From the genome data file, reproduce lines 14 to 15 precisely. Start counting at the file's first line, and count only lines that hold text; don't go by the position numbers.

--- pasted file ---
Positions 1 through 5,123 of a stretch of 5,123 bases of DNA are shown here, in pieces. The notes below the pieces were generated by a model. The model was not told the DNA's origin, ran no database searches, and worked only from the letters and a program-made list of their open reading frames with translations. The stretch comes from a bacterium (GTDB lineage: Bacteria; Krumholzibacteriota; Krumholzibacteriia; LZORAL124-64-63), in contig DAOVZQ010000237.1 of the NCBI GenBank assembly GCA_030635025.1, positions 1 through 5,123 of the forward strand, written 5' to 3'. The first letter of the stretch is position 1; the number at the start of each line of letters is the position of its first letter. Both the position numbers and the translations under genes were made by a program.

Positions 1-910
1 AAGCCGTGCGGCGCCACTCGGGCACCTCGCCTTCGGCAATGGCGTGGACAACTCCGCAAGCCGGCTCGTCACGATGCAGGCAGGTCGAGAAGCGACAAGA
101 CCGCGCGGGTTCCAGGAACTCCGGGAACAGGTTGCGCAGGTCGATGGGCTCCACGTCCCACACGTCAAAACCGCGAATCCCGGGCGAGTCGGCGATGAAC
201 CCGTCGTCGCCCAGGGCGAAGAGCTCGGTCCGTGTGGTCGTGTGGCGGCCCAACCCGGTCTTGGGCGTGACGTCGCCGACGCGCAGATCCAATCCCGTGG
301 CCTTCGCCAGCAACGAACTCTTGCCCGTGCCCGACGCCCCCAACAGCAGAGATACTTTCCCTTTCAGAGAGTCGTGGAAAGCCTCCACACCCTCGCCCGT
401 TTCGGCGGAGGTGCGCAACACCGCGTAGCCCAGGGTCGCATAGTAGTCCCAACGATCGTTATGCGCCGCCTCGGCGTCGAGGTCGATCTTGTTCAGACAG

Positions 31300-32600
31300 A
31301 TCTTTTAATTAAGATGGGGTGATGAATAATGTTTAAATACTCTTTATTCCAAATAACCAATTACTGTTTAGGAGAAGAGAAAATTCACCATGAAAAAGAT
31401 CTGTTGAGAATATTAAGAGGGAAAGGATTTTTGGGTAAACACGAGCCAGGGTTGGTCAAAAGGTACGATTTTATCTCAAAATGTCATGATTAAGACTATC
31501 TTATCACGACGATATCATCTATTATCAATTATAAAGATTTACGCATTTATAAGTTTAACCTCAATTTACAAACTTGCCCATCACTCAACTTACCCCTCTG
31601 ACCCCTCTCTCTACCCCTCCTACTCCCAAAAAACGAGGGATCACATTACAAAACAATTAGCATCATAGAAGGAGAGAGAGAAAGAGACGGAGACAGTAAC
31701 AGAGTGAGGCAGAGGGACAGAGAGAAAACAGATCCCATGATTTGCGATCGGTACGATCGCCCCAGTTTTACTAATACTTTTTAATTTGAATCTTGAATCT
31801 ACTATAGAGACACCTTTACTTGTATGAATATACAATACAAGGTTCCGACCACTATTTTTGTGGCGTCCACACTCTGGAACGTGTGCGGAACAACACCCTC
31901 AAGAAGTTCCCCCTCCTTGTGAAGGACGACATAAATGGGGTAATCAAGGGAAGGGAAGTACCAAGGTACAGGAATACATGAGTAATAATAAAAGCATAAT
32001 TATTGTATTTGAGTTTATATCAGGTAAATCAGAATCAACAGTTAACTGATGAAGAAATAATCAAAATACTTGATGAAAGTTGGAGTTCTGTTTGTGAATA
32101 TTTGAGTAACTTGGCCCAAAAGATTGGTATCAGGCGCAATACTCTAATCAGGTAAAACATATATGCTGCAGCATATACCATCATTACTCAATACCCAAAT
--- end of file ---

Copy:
31701 AGAGTGAGGCAGAGGGACAGAGAGAAAACAGATCCCATGATTTGCGATCGGTACGATCGCCCCAGTTTTACTAATACTTTTTAATTTGAATCTTGAATCT
31801 ACTATAGAGACACCTTTACTTGTATGAATATACAATACAAGGTTCCGACCACTATTTTTGTGGCGTCCACACTCTGGAACGTGTGCGGAACAACACCCTC